"We have found that midwives seem to be more LGBTQ-friendly," Tarasoff said, " so a lot of queer and trans people are accessing midwifery care."
For example, the Canadian Association of Midwives released a statement committing to inclusivity in 2015, including trans, gender queer, intersex, and marginalized communities.
That said, Tarasoff noted that individual practices will differ in their training, awareness, and commitment to health equity. Provincial associations also vary in terms of how visibly inclusive they are: the Midwives Association of British Columbia discusses LGBTQ+ care explicitly on their website, whereas the Alberta Association of Midwives website does not, for example.
A non-binary midwife who uses they/them pronouns, Cora Beitel has been actively working to make Canadian midwifery more inclusive of sexual and gender minorities.
"What I'm hearing from a lot of people in my care, is that there wasn't an obvious place where they felt at ease and felt really seen and celebrated for exactly what their family looked like," the co-founder of Strathcona Midwifery Collective in Vancouver said in a previous interview with the Midwives Association of British Columbia.
"Anybody can feel that pregnancy is a vulnerable and tense time in their life and when you're worried about needing to explain why you even need pregnancy care, that can feel really daunting in terms of picking up a phone or filling out an intake form."
The conversation is being moved forward by individuals such as Zena Sharman, a queer parent and LGBTQ+ health advocate who lives in British Columbia. A year after her partner gave birth to their baby, she tweeted a "fan letter" to their midwife that went viral.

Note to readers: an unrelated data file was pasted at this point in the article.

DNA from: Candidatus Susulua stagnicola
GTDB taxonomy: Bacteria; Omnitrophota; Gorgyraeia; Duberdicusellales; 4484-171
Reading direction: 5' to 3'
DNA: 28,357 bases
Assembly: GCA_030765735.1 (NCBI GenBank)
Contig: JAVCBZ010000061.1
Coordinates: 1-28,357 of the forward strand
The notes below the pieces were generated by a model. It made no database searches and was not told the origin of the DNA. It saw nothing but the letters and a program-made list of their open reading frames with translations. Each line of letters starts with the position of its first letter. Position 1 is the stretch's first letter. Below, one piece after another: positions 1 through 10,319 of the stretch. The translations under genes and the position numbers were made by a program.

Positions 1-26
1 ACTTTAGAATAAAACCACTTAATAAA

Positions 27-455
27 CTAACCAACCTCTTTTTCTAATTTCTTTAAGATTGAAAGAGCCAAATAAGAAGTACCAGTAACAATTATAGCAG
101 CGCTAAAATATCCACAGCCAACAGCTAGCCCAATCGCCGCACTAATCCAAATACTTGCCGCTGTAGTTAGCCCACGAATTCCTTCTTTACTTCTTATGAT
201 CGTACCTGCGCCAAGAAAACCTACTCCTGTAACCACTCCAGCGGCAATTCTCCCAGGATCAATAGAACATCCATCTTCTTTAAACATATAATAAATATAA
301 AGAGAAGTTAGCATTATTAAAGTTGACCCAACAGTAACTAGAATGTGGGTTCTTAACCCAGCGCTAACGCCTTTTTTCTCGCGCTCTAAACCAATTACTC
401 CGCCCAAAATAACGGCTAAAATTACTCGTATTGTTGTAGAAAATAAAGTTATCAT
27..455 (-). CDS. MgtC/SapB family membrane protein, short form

I'm grateful to our midwife (and to @bcmidwives in general!) for modeling this kind of LGBTQ+ competent care. It made our queer family's experience of bringing our baby into the world one where we could focus on celebrating the joy & magic of welcoming our newest family member.— Zena Sharman (@zenasharman) March 17, 2019
In the thread, Sharman, whose partner is non-binary, lists three "profoundly important" things their midwife did. Using correct language and pronouns and listening deeply to the family built trust. Consent was sought before touching or examining Sharman's partner, and collaboration was valued. Lastly, Sharman said their midwife acted as a "good kind of gatekeeper," educating everyone before becoming involved in the birth.
"These relatively simple actions were profoundly important in helping us feel seen and safe," she wrote.
Laing said that caring for LGBTQ+ families requires kind intentions, but also awareness and training — whether that's understanding pronouns, catering to the specific needs of polyamorous families, or teaching a non-birth partner about induced lactation.
"You intentionally put yourself between whatever is targeting that population and those people. So that you can deflect the arrows, and they don't have to all the time," Laing said.